Coffee Buyer Amanda Oliveira (right) with Maria Gabriela Baracat Sanchez at Fazenda Dois Irmãos in Cerrado Mineiro, Brazil.Coffee Buyer Amanda Oliveira (right) with Maria Gabriela Baracat Sanchez at Fazenda Dois Irmãos in Cerrado Mineiro, Brazil.

In the Cerrado Mineiro region, home to some of the country’s largest and best recognized estates, harvest began in mid-May. On June 1, Coffee Buyer Amanda Oliveira visited producer Maria Gabriela Baracat Sanchez at Fazenda Dois Irmãos in Cerrado Mineiro along with EU Sales Manager Cristiano Mourão. Coffee was already drying on the patio, and Maria Gabriela told us that she’s expecting high quality lots from this year’s harvest.

In Sul de Minas the harvest typically begins a bit later in the season though some farms have already started picking cherries, particularly the farms that opt for a manual harvest. Expectations for quality are high throughout the region as the first lots are already cupping well during assessment.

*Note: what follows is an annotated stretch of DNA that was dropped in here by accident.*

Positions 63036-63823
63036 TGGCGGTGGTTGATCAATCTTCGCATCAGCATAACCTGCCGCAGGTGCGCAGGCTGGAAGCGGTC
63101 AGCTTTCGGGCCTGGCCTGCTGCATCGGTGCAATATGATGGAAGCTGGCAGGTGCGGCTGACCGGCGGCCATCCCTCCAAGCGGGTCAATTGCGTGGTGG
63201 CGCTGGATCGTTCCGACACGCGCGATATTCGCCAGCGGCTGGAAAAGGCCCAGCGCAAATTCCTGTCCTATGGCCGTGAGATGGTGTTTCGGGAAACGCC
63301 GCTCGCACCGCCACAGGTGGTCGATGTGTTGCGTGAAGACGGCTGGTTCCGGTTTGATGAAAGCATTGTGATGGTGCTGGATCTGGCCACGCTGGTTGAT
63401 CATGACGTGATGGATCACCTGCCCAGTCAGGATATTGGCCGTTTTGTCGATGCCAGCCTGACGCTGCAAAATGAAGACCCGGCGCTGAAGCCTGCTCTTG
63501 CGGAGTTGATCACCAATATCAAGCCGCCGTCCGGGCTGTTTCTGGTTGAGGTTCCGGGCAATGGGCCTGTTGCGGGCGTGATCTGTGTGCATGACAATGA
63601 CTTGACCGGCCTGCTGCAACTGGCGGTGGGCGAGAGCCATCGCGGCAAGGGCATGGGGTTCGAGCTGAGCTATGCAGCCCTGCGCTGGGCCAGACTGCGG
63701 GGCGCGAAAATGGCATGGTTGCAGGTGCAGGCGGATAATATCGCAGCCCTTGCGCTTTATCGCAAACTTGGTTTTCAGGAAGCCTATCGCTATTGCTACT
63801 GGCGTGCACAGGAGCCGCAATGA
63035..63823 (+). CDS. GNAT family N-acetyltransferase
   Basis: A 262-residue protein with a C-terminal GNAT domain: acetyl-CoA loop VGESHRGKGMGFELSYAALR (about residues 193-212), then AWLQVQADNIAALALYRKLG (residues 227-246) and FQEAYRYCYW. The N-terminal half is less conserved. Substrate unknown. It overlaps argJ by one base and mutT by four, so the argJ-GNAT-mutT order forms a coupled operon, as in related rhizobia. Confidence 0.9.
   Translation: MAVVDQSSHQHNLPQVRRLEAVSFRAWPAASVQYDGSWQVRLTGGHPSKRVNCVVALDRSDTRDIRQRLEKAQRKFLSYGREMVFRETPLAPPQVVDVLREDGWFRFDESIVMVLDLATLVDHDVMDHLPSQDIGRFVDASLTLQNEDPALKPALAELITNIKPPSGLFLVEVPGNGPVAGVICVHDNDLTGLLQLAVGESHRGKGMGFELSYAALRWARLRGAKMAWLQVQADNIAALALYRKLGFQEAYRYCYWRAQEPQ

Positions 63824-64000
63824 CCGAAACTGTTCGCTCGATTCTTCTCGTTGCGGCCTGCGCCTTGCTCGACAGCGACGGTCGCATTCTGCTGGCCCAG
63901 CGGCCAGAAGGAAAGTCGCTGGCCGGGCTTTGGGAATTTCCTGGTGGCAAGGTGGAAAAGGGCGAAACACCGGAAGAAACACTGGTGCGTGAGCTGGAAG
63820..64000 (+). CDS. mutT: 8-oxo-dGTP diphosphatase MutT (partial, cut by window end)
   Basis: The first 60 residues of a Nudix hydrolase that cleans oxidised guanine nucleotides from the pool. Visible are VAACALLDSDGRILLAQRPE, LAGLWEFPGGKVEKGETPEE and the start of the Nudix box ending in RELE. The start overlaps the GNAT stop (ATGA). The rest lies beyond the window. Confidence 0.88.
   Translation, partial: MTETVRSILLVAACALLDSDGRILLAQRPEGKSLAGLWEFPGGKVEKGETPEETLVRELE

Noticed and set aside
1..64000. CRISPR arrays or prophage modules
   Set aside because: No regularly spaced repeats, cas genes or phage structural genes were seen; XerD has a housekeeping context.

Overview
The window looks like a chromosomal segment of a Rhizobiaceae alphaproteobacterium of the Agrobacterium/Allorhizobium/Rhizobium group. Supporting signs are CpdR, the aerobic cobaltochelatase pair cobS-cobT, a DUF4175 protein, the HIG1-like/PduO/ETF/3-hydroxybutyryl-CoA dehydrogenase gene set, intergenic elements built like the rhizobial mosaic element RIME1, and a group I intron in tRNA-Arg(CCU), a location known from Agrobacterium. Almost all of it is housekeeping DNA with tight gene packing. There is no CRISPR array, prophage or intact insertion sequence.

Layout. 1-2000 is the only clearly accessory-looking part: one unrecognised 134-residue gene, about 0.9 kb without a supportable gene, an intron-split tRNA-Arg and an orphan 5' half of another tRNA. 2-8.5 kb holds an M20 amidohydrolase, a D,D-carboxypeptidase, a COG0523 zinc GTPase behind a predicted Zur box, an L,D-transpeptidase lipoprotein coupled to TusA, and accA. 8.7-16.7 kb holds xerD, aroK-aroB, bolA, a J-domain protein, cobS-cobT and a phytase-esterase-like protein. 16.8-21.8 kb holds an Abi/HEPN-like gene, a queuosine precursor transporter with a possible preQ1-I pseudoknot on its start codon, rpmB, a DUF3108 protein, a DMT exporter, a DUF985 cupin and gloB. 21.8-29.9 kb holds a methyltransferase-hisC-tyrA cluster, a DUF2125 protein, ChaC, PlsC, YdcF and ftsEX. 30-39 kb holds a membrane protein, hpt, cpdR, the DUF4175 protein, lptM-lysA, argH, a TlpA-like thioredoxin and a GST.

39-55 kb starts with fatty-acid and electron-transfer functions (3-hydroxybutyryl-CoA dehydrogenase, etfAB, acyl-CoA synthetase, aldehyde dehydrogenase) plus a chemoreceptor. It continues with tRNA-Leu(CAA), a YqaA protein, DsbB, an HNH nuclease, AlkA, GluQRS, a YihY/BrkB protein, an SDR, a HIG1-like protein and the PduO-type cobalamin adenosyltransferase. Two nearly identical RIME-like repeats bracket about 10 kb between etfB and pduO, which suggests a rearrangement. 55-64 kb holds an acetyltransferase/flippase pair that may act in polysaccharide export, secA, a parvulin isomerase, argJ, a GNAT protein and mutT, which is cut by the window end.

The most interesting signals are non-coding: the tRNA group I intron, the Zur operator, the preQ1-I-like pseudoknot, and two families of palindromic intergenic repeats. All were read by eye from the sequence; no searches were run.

Freshly harvested yellow coffee cherriesHarvest time at Fazenda Minamihara in Alta Mogiana, Brazil.

The Montanhas do Espírito Santo coffee region is another area that typically begins their harvest later in the year, but due to lower temperatures and a long period of drought last year some farms have already started their selective harvesting process. The climate has remained dry and relatively cold, which should provide good drying conditions for the region’s producers, many of whom utilize Washed processing. Some farms in the region also saw a strong flowering period late in the season in March, which should result in some microlots that will be harvested in November and December.

The Caparaó, Alta Mogiana, and Norte de Minas regions are all just beginning or are about to begin their harvests as well. Though there aren’t many reports yet from our producing partners in these regions, most indications point to good volumes and quality due to good climate conditions facilitating even maturation for the regions’ coffee cherries.